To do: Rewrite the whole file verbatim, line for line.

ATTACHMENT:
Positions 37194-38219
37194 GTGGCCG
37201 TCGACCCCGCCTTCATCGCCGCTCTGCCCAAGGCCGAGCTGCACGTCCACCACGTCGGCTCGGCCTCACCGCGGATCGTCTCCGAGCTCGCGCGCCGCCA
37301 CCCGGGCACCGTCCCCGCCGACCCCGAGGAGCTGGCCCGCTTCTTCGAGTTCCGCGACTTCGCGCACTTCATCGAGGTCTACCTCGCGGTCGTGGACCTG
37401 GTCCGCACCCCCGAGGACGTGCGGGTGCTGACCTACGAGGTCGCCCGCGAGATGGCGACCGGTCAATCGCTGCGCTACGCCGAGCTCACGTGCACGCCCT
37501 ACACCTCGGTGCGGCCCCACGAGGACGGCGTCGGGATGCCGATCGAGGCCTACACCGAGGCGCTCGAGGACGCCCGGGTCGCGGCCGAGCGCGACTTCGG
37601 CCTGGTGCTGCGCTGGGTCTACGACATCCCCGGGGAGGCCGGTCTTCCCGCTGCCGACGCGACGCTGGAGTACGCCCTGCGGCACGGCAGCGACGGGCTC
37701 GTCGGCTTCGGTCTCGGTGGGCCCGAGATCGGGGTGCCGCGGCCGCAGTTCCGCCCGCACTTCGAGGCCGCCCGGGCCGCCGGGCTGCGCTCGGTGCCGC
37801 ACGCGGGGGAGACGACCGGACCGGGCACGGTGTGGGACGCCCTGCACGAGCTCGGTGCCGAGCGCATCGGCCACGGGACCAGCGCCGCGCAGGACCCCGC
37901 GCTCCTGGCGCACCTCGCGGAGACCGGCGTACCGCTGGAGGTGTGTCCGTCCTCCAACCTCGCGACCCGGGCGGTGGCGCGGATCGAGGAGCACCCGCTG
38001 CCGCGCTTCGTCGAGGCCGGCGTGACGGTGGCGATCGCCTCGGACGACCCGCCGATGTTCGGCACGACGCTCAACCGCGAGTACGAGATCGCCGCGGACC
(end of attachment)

Positions 37194-38219
37194 GTGGCCG
37201 TCGACCCCGCCTTCATCGCCGCTCTGCCCAAGGCCGAGCTGCACGTCCACCACGTCGGCTCGGCCTCACCGCGGATCGTCTCCGAGCTCGCGCGCCGCCA
37301 CCCGGGCACCGTCCCCGCCGACCCCGAGGAGCTGGCCCGCTTCTTCGAGTTCCGCGACTTCGCGCACTTCATCGAGGTCTACCTCGCGGTCGTGGACCTG
37401 GTCCGCACCCCCGAGGACGTGCGGGTGCTGACCTACGAGGTCGCCCGCGAGATGGCGACCGGTCAATCGCTGCGCTACGCCGAGCTCACGTGCACGCCCT
37501 ACACCTCGGTGCGGCCCCACGAGGACGGCGTCGGGATGCCGATCGAGGCCTACACCGAGGCGCTCGAGGACGCCCGGGTCGCGGCCGAGCGCGACTTCGG
37601 CCTGGTGCTGCGCTGGGTCTACGACATCCCCGGGGAGGCCGGTCTTCCCGCTGCCGACGCGACGCTGGAGTACGCCCTGCGGCACGGCAGCGACGGGCTC
37701 GTCGGCTTCGGTCTCGGTGGGCCCGAGATCGGGGTGCCGCGGCCGCAGTTCCGCCCGCACTTCGAGGCCGCCCGGGCCGCCGGGCTGCGCTCGGTGCCGC
37801 ACGCGGGGGAGACGACCGGACCGGGCACGGTGTGGGACGCCCTGCACGAGCTCGGTGCCGAGCGCATCGGCCACGGGACCAGCGCCGCGCAGGACCCCGC
37901 GCTCCTGGCGCACCTCGCGGAGACCGGCGTACCGCTGGAGGTGTGTCCGTCCTCCAACCTCGCGACCCGGGCGGTGGCGCGGATCGAGGAGCACCCGCTG
38001 CCGCGCTTCGTCGAGGCCGGCGTGACGGTGGCGATCGCCTCGGACGACCCGCCGATGTTCGGCACGACGCTCAACCGCGAGTACGAGATCGCCGCGGACC